An Australian politician has claimed “we need to get rid of” pupils with SEND from mainstream classrooms, because “the teacher spends so much time on them, they forget” about others pupils. But data from our new research suggests otherwise...
Blog Archive of: 2016
15 December 2016
Research evidence can’t offer certainties, but it can help school leaders make better decisions.
30 October 2016
The evidence on deploying TAs to deliver out-of-class interventions is unarguable. Our new MITA project aims to show that up-skilling TAs and carefully rethinking their use within classrooms can unleash their full potential.
28 September 2016
Our work with the Education Endowment Foundation has shown how the teaching profession and researchers can unite around the evidence to co-construct solutions for making better use of teaching assistants. In this blog, Rob Webster reflects on what he has learnt from working closely with those at the chalk-face.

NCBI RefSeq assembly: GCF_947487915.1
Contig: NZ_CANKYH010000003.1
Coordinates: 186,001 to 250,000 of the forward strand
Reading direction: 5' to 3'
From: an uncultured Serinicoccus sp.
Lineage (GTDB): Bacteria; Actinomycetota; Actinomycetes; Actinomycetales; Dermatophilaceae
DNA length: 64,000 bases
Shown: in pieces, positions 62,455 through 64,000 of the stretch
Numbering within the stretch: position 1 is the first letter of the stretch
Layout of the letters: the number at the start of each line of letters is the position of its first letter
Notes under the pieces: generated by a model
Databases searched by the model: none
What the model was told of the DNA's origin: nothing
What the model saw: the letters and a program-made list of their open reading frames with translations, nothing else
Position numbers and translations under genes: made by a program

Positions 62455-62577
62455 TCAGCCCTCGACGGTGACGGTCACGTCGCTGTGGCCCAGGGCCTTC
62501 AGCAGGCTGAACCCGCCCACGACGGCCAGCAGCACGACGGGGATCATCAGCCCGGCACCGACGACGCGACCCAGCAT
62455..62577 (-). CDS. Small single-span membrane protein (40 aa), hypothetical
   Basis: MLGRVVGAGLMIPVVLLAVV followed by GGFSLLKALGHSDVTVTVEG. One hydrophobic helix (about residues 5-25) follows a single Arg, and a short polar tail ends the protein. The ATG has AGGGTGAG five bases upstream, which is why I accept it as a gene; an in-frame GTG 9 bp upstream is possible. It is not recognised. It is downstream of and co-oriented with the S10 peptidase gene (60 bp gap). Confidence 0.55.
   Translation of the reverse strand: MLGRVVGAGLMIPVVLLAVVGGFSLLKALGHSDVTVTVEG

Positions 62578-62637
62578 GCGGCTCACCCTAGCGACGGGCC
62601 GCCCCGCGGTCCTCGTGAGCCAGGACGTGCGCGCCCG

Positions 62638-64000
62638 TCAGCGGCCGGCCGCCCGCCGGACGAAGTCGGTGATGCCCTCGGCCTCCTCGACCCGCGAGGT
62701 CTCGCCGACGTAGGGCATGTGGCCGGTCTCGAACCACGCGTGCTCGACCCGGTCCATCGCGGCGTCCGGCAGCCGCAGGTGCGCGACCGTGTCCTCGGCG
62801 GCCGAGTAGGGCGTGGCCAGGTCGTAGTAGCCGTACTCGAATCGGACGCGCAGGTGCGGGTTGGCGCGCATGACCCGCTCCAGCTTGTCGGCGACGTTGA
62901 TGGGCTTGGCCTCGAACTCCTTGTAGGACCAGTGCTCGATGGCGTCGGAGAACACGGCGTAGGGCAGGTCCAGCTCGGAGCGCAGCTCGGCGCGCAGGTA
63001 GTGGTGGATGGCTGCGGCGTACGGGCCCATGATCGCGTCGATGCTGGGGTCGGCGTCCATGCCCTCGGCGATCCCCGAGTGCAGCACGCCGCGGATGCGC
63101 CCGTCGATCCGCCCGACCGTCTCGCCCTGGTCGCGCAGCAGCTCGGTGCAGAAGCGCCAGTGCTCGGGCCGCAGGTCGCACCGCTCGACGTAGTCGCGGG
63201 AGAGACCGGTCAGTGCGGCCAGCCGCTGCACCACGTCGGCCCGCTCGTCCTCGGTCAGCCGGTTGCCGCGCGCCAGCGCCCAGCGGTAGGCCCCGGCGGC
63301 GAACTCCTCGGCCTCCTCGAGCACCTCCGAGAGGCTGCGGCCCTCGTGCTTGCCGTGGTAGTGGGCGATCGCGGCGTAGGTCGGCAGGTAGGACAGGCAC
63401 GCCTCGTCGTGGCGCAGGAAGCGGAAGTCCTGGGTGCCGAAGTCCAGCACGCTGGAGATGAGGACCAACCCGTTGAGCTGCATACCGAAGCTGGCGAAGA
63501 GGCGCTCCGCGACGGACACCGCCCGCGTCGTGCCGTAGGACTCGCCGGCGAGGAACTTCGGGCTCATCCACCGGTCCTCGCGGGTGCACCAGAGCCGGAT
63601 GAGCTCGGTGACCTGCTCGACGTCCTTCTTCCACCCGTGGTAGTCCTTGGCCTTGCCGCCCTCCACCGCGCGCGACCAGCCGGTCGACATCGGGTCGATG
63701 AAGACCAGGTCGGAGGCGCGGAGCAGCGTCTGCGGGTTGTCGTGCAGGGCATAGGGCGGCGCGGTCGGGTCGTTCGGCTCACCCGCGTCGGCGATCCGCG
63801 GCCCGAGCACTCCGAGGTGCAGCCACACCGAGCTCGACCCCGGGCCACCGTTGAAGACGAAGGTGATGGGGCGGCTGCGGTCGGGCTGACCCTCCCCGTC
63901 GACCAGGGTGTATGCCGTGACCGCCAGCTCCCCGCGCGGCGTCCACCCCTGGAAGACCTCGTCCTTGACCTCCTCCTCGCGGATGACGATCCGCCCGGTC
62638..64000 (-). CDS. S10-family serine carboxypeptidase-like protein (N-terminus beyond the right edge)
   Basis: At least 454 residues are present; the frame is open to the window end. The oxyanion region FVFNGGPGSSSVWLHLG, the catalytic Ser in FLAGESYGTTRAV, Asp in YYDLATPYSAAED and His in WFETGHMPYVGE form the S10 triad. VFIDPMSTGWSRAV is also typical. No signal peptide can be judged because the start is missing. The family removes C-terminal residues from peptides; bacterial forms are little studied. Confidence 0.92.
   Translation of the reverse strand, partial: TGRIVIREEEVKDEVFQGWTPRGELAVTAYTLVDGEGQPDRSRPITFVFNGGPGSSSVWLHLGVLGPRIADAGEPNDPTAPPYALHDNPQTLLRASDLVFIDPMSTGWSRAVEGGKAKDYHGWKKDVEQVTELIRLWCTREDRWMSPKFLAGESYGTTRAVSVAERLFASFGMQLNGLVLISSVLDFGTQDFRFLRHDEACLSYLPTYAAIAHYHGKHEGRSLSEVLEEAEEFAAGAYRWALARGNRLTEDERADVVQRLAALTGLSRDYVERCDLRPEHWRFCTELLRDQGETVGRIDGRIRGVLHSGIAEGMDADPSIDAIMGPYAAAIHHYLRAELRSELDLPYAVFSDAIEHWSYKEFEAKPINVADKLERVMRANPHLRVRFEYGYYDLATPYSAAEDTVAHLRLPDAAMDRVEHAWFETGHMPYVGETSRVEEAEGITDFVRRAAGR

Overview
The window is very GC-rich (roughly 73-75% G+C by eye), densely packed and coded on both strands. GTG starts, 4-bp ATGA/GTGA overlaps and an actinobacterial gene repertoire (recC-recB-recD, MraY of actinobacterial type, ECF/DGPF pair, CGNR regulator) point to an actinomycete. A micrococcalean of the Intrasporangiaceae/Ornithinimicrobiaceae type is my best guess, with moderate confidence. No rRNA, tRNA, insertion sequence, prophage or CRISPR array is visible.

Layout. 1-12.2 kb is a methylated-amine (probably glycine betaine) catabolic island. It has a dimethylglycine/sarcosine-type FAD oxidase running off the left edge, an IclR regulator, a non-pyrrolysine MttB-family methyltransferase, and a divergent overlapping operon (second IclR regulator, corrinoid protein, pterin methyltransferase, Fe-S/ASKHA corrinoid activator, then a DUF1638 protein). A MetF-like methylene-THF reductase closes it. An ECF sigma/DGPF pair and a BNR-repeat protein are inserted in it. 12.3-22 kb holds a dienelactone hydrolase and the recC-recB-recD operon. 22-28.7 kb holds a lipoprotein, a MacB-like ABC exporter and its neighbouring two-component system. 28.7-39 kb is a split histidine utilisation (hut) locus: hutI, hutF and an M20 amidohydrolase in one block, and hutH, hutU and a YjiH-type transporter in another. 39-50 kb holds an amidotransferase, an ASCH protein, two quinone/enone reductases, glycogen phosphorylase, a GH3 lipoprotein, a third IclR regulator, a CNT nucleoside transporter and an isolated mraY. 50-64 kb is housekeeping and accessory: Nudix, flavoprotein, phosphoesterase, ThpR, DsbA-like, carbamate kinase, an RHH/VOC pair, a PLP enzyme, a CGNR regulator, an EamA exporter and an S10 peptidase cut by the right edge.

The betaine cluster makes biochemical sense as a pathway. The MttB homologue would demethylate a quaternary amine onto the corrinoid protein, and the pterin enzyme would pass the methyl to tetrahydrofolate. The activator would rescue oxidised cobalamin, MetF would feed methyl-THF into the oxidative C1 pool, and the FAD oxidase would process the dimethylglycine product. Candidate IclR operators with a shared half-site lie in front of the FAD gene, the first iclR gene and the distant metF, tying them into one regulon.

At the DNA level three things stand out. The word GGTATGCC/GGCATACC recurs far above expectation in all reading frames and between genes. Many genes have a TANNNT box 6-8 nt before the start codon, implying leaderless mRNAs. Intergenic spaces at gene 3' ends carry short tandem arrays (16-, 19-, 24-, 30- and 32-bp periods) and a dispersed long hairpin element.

15 August 2016
The quantification of support for pupils with EHCPs, often expressed in terms of TA hours, is central to holding schools and local authorities to account. Yet research suggests the quantity of SEND support is prioritised over the quality. One local authority's novel approach to hours, which offers schools greater flexibility over provision, has been labelled "unhelpful" and "unlawful" by a leading SEND solicitor. But is there a wider, less talked about, disconnect in the way legal and teaching professionals conceptualise SEND support?
10 June 2016
22 months after they were commissioned, new professional standards for TAs have been published. And the come with some heavyweight backing.
Educational Excellence Everywhere? A solution to the teacher recruitment crisis is right in front of us
19 March 2016
The new education white paper has capacity building at its core. But with the emphasis on leadership and a new managerial architecture, has the Dept for Education missed a trick in addressing the teaching crisis in the classroom?
28 February 2016
What happens when provocative findings from educational research get wide coverage, but are narrowly reported? What are the risks to policymakers, practitioners and researchers? Rob Webster shares his experience of helping schools make sense of the headlines about teaching assistants.